A Blog by Jonathan Low


May 4, 2016

How The Internet Economy Is Dematerializing

People could be forgiven for thinking the evolution of the tangible - like steel mills - to the intangible - like software - was the endgame of the tech revolution.

After all, how much more dramatic does this need to be? Hard assets becoming fungible pawns in a global game of value migration while all that soft stuff that serious people once assigned to sons-in-law lacking advanced skills suddenly erupted in ways  that resulted in young dudes leading enterprises whose names you have trouble pronouncing making more money than hedge fund managers.

But, as the following article explains, this is just the beginning. Phase Two of whatever revolution we now think we are in is going to mandate the disappearance of all those little devices to which the industry has assured we are now hopelessly addicted. Because if technology has taught us anything, it is that middlemen are inefficient and, arguably, rather less convenient than the direct current of consumer to vendor interaction.

Siri and Echo may have seemed like cutesy appendages to the more serious business of selling stuff you can weigh and count. While you weren't looking, though, they are becoming the forces that tell you how, when and where to do so. Adapt or evaporate. JL

Chris Dixon reports in Medium:

The next big step will be for the “device” to fade away. The computer — whatever its form  will be an intelligent assistant. We will move from mobile first to an AI first world — which in most cases will mean voice interfaces — (as they) become the master routers of the internet economic loop, rendering many of the other layers interchangeable or irrelevant. Voice is a novelty today, but in technology the next big thing often starts out looking that way.
We are living in an era of bundling. The big five consumer tech companies — Google, Apple, Facebook, Amazon, and Microsoft — have moved far beyond their original product lines into all sorts of hardware, software, and services that overlap and compete with one another. But their revenues and profits still depend heavily on external technologies that are outside of their control. One way to visualize these external dependencies is to consider the path of a typical internet session, from the user to some revenue-generating action, and then (in some cases) back again to the user:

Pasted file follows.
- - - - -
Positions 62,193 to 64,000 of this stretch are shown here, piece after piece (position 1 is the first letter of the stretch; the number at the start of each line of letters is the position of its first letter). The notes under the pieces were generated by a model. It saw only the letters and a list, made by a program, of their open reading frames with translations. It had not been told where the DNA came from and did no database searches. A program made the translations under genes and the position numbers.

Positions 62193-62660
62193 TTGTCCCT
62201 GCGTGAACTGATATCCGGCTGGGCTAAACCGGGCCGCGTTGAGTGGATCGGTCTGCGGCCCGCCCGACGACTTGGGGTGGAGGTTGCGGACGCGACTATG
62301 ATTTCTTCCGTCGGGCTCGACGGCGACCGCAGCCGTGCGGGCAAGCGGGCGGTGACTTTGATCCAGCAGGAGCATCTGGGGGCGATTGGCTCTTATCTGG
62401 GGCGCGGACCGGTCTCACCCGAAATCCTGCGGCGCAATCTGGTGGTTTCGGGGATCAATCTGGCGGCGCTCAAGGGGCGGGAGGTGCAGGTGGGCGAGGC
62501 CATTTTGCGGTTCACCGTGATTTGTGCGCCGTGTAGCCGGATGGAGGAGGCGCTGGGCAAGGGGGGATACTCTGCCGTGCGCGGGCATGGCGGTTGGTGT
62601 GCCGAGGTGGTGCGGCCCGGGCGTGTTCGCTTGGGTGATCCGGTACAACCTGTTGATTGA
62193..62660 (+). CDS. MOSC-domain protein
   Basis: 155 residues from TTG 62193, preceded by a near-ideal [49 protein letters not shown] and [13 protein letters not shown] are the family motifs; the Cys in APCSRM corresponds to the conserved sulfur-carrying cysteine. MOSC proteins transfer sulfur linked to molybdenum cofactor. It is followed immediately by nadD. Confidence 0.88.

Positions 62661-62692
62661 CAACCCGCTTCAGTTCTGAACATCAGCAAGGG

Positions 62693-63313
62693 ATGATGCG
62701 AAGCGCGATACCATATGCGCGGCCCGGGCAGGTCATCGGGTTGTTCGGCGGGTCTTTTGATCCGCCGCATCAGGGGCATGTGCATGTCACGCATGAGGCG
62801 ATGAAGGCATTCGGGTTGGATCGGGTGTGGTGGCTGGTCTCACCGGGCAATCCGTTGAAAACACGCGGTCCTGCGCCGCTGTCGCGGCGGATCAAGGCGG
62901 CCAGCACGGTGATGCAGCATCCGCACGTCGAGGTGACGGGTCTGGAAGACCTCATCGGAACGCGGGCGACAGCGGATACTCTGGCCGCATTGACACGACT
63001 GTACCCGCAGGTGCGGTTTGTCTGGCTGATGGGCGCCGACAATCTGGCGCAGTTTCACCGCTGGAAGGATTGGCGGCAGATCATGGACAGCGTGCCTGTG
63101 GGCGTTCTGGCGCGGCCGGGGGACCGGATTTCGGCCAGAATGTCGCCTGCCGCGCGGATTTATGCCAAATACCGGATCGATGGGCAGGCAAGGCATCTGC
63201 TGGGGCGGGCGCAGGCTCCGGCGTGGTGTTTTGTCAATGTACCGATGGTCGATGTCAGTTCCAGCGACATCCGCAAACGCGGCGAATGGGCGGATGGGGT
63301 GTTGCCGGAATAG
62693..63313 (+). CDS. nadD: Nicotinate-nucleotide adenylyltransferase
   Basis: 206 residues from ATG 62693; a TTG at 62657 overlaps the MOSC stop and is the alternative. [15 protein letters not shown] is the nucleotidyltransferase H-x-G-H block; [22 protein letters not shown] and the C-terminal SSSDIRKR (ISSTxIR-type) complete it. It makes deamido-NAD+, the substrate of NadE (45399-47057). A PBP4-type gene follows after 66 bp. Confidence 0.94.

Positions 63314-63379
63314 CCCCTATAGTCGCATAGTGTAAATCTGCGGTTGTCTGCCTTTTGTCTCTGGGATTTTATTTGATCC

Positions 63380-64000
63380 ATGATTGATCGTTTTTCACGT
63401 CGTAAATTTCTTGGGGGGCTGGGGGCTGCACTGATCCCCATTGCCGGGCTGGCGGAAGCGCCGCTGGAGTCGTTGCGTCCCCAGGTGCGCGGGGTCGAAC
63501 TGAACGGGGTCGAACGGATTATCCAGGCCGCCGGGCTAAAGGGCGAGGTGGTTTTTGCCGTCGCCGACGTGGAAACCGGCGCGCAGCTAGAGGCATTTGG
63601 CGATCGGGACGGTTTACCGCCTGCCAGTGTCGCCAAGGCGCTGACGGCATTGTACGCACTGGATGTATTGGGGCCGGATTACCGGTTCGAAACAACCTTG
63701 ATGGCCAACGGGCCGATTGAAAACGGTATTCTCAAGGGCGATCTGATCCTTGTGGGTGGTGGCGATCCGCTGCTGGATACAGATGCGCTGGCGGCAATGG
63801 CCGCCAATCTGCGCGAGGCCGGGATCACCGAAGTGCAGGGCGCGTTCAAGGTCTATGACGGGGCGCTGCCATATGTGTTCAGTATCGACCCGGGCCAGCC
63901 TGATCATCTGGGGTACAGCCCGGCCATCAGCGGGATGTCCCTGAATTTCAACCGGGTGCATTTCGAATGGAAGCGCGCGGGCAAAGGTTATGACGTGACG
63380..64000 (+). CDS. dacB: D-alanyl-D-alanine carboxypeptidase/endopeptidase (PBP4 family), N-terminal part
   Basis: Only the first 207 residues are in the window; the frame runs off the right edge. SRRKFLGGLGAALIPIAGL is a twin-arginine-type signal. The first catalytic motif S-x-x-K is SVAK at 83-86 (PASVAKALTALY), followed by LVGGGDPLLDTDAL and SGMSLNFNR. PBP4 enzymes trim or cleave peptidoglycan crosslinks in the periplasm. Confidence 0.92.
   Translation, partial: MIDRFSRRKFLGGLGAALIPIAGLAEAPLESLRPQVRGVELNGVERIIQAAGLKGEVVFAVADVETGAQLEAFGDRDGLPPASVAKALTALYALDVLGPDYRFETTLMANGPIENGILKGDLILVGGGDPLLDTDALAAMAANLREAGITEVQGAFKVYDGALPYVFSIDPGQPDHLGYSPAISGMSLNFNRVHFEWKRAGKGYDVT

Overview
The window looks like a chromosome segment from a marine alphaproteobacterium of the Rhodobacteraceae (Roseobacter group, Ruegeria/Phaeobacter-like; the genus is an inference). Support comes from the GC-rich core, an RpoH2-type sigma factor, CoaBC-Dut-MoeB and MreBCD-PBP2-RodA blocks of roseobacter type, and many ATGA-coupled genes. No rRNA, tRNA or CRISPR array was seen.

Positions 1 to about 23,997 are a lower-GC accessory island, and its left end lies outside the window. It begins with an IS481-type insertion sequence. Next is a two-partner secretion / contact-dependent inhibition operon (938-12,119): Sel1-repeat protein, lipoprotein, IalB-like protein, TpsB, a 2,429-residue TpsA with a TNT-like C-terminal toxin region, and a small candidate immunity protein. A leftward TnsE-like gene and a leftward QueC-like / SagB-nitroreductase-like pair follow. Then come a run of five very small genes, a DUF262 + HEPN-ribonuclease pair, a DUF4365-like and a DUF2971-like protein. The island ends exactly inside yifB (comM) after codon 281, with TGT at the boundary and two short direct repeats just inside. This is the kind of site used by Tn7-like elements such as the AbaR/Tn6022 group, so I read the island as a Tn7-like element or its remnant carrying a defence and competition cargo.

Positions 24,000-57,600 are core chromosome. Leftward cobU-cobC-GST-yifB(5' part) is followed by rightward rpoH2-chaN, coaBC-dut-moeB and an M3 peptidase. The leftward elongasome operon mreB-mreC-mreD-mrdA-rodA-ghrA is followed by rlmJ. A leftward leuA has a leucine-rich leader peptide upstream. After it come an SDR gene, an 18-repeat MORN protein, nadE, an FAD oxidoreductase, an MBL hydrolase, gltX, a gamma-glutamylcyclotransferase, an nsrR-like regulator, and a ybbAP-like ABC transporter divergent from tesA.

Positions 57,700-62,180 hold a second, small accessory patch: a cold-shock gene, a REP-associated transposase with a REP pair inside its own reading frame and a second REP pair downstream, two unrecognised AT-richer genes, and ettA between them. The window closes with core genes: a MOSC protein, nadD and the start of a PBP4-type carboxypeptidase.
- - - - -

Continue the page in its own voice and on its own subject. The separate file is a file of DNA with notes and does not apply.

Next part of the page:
When evaluating an internet company’s strategic position (the defensibility of its profit moat), you need to consider: 1) how the company generates revenue and profits, 2) the loop in its entirety, not just the layers in which the company has products.
For example, it might seem counterintuitive that Amazon is a major threat to Google’s core search business. But you can see this by following the money through the loop: a significant portion of Google’s revenue comes from search queries for things that can be bought on Amazon, and the buying experience on Amazon (from initial purchasing intent to consumption/unboxing) is significantly better than the buying experience on most non-Amazon e-commerce sites you find via Google searches. After a while, shoppers learn to skip Google and go straight to Amazon.
Think of the internet economic loop as a model train track. Positions in front of you can redirect traffic around you. Positions after you can build new tracks that bypass you. New technologies come along (which often look toy-like and unthreatening at first) that create entirely new tracks that render the previous tracks obsolete.
There are interesting developments happening at each layer of the loop (and there are many smaller, offshoot loops not depicted in the chart above), but at any given time certain layers are industry flash points. The most prominent recent battle was between mobile devices and operating systems. That battle seems to be over, with Android software and iOS devices having won. Possible future flash points include: